The level you learned to think at in the environment you grew up in probably has a lot to do with how you are. Do you think its worth the time and energy to maintain your own vehicles and property or should you hire that out and spend your lifes energy contemplating investing and buisness?

I know a guy that could mechanic circles around me if he wanted to but he prefers to work as a freelance artist and teacher.

I know a guy who has a masters in psychology (did I even spell it right?) but quit that to play in a band.

Progress in technology probably has some effect also. Teenagers today don't need to know how change the points, set the dwell, and adjust the timing on their car. A computer that never wears out keeps it running. If something does break the technology is probably not servicable by the average mechanic anyway and you will need to hire someone.

Society changed. Do highschools still have autoshop, metal shop, woodshop?

Ya, I noticed a lot of younger people now a days don't have the garage gene.

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Great idea! I'll have to tell Jonny to make sure his daughters date and/or marry only mechanics and tow truck drivers. grin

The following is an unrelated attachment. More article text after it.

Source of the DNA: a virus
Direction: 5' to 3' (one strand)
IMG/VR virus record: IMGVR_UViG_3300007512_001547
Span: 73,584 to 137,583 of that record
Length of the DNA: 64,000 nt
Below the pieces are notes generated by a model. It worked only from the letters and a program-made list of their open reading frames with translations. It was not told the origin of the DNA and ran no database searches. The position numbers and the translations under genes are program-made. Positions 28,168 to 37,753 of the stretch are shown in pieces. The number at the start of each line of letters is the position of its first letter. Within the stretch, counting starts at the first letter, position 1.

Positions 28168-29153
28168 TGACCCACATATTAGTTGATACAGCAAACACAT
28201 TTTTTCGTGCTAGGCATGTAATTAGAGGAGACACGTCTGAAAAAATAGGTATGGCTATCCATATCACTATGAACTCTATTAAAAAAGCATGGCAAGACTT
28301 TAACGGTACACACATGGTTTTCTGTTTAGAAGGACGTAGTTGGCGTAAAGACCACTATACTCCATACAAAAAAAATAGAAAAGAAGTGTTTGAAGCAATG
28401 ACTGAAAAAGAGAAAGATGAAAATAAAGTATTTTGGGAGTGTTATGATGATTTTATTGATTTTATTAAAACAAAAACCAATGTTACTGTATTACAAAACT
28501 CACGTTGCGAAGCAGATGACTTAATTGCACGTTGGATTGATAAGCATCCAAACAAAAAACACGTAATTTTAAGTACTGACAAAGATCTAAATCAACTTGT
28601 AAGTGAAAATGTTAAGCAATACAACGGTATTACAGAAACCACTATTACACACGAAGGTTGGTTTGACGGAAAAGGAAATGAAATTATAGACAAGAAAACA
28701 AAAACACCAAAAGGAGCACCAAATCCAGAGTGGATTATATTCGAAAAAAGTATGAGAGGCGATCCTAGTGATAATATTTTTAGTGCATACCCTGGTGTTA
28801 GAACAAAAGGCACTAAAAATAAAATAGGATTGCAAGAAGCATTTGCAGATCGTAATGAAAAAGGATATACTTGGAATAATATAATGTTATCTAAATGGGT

My wife would strongly discourage them from doing that! blushwhistle

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My son just graduated from IT at the U with a degree in electrical engineering. For his last semester he had to work on a practical with 3 mechanical engineers and two other Ee's. We talked about the project and in about 5 minutes I had about 5 suggesetions on how things might work better. The ME's rejected all of them. When push came to shove my son and another kid were the ones to get the rig going. The other kid grew up on a farm and was used to improvising.

I graduated from IT at the U 3 years ago with a BSME. Im not sure how college was run back in the day but I know today you dont have to know how to operate a screwdriver to be a 4.0 student. I was far from a 4.0 but i know many (even related) that graduated with me that couldnt change their own oil. Its all about the book smarts and number crunching in college. That being said, the ones I still keep in touch with ended up right where I figured.

Ones that were mechanically inclined prior to college have mechanical type careers where they are very hands on. Those who couldnt change their oil are design engineers and never see/interact with hardware.